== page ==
Third, it was considered an honor to be invited to perform in MSG. The prestige of wrestling for a big promotion such as the WWWF as well as in New York City itself appealed to many wrestlers. Wrestlers could catch the attention not only of the McMahons but of other promoters throughout the country that followed the industry. Simply put, a shot in the Garden could be a steppingstone to bigger things.

Fourth, MSG has been home to an extraordinary number of historical events. The various incarnations of MSG have hosted epochal events such as political rallies, concert performances, religious revivals, sporting events, and of course wrestling events. The number of WWWF (and WWF) title changes that took place in the Garden are incredible. Bruno won the belt from Buddy Rogers in the Garden then held onto it for a record reign of over seven and a half years before dropping it to Ivan Koloff there. Three weeks later, Pedro Morales would capture the belt from Koloff in MSG. During the 1960’s, 1970’s, and into the early 80’s, most WWWF title switches took place in the Garden. When Bruno won his second WWWF championship, it would be in MSG. Bob Backlund would win the title in MSG, drop it to the Iron Sheik in MSG, and then history would be made when Hulk Hogan won the belt from the Sheik, launching the Rock-and-Wrestling Era. Amazingly, the belt would not change hands in MSG for ten years until Bret “The Hitman” Hart defeated Yokozuna at Wrestlemania X to win the belt.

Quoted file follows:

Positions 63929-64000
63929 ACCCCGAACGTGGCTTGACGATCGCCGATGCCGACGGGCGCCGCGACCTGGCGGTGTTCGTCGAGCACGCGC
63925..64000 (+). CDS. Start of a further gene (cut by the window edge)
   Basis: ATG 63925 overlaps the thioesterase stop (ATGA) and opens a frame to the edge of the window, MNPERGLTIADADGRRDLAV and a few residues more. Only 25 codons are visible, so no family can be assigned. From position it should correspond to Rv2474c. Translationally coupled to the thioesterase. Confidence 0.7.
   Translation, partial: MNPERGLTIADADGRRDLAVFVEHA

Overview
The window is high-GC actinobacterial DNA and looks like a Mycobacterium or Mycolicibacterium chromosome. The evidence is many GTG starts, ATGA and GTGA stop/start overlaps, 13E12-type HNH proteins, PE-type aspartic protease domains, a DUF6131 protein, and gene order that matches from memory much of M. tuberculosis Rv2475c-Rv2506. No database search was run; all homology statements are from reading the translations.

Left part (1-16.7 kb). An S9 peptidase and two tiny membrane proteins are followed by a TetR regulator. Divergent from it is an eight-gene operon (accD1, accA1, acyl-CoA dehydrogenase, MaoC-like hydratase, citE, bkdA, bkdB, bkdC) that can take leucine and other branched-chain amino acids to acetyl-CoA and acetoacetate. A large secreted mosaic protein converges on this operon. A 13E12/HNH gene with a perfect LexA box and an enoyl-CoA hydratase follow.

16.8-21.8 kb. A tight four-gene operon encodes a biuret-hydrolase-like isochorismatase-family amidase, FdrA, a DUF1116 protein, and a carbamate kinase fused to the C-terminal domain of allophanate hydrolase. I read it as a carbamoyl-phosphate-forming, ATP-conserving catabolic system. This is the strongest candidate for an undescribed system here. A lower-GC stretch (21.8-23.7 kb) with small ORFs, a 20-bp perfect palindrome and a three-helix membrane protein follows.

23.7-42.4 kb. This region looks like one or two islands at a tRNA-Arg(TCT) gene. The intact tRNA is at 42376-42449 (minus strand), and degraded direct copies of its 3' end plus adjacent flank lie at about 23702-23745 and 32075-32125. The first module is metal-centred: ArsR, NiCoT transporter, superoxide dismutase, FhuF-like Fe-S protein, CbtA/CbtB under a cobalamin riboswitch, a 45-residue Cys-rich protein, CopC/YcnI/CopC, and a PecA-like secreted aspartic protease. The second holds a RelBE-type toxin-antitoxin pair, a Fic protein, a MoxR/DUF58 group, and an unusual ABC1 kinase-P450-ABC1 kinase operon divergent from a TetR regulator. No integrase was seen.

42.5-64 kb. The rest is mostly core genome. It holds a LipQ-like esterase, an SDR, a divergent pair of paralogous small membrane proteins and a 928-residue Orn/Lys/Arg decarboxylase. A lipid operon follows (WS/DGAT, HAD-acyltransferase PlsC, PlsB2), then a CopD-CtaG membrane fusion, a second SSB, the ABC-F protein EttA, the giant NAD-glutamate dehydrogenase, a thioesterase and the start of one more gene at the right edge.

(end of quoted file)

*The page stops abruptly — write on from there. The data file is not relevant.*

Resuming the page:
Bruno Sammartino's many main events in the MSG built his reputation and the WWWF

Finally, MSG’s prominence made it the spot where wrestling programs started in the WWF. Long before PPV’s, house shows were where the fans went to see wrestlers grapple one another to settle a feud and/or go after a belt. A program between two wrestlers (or two teams) was usually set up on television and then the fans would have to go to their local arena to see the matches. The WWWF traditionally started these programs in MSG and then ran them in other venues. Fans in smaller markets would often see these programs months after their debut in MSG. Oftentimes, fans would see the exact same match that took place in another arena when it came to their town. Since there was no Internet and wrestling magazines were months behind in reporting news, very few fans noticed this.

MSG has seen many, many historic wrestling events whether it was titles changing hands, feuds being settled, or the industry itself being changed (such as the debut of the first WrestleMania). Join me in the coming weeks ahead as I look at some of the most magical and memorable moments in the squared circle at Madison Square Garden.

Works Referenced

Weiss, Lois. "Madison Square Garden’s many incarnations — and locations." New York Post. Real Estate. 24 Oct. 2013. Accessed 4 Aug. 2018.

"Step Back in Time to Uncover the History of Madison Square Garden." USTravelia. Accessed 4 Aug. 2018.